“Have you been inside?” It was the question on all my neighbours’ lips last week.
“Yes, twice today,” I heard mums reply. “There’s even a pork section,” – met with an intake of breath, a smile and a wide-eyed “Really?”
We were excited, you see, because we’ve waited three years for a grocery store to open in our compound here in Dubai.
Not only does it mean we don’t have to do a 10km loop anymore just to get milk, it also puts our community firmly on the map – quite something when you consider that in 2009, there was very little here.
Located outside the city in the desert, our newly built villas had sand lots for gardens when we moved in. The front- and backyards were, to the boys’ delight, literally giant sandpits.
The houses are painted a lemon colour – and with rolling desert for as far as the eye could see beyond our compound, the first impression was of acres of yellow, set against the brilliant blue of the cloudless sky.
For a long time, the only way in was via a bumpy, pot-holed track that 4by4s could just about handle without falling apart, but meant cars had to pick their way along, dodging craters, at a snail’s pace.
The roads around the compound were still under construction and I remember well the traffic layout changing overnight – a whole roundabout (a huge one!) vanished and everyone driving home the next day got completely and utterly lost.
Our compound wasn’t (and still isn’t) connected to a sewerage system or a mains water supply – poo trucks take sewage away and water trucks deliver desalinated water to a storage tank.
While everyone loved their brand-new villas, it did feel rather far and sparse, and calling a taxi in those days was like directing someone who doesn’t speak English, and is really only pretending they understand you, to a needle in a haystack.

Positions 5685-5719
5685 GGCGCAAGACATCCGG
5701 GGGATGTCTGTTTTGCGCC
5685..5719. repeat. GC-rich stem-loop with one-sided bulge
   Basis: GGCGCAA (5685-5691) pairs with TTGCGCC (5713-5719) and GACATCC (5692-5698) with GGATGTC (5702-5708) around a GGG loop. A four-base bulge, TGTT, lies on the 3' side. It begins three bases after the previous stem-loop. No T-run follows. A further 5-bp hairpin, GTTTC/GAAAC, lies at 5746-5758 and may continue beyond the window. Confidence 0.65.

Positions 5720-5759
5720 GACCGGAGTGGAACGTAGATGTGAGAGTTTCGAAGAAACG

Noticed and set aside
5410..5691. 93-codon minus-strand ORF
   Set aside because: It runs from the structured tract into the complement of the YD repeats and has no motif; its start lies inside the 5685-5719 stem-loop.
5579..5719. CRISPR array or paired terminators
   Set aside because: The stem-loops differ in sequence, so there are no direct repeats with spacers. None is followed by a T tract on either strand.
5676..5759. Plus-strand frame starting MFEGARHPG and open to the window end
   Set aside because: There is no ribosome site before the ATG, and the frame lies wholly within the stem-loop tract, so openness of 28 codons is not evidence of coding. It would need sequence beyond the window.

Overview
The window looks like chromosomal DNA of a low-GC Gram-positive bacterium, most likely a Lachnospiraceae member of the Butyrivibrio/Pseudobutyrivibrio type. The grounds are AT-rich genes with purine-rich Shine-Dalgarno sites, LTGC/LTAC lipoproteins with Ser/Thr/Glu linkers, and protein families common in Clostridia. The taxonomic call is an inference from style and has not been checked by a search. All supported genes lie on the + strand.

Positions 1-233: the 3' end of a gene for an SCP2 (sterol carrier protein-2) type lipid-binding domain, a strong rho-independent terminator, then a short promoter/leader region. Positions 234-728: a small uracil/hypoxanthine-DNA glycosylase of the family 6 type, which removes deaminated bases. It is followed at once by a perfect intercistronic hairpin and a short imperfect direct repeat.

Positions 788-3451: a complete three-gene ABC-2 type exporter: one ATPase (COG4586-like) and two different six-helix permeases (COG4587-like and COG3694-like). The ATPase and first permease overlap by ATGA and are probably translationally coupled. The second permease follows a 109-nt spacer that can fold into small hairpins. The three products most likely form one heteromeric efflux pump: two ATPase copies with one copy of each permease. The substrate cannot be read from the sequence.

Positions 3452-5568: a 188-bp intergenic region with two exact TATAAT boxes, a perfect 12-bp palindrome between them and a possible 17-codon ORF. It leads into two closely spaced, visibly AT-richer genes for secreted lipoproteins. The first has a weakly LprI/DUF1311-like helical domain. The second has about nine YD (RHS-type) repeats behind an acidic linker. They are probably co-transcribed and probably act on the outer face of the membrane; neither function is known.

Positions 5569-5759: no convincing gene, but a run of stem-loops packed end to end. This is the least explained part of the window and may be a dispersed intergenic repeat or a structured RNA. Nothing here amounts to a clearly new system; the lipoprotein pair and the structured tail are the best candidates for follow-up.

From humble beginnings, our compound has slowly been added to – the swimming pool finally finished (once they worked out how to fill it with no mains water supply), a playarea, gym and dry cleaners opened, as well as a spa offering manis/pedis, massages and hair appointments. The shop took three years because of an electricity supply problem.
Planning is not always Dubai’s strong point.
““Get those villas up as fast as possible, fill ‘em with expats and we’ll worry about the utilities later,” must have been the developer’s mantra.
Today, our compound is even looking green as most people have landscaped their gardens, either planting clusters of grass that slowly merged to form a lawn, or rolling out instant-gratification ‘carpet grass’.
When our own grass was planted, in clumps, LB’s hair was just sprouting too and the race was on to see if our lawn or his locks would grow first.
The boys’ disappointment that I longed for grass and flowerbeds was quickly forgotten when they discovered the enormous patch of undeveloped desert just outside our compound, which we often zoom across in the SUV for fun. Perfect for kite-flying, excavating and quad-biking, there’s even a ravine with steep sides that the kids (and DH) slide down, nicknamed the Cliffs of Despair.
So that’s the story of our house built on sand. With the pioneering early days now passed, it feels like this corner of the desert has been well and truly conquered – and with the help of an awful lot of water, the desert has even been turned green.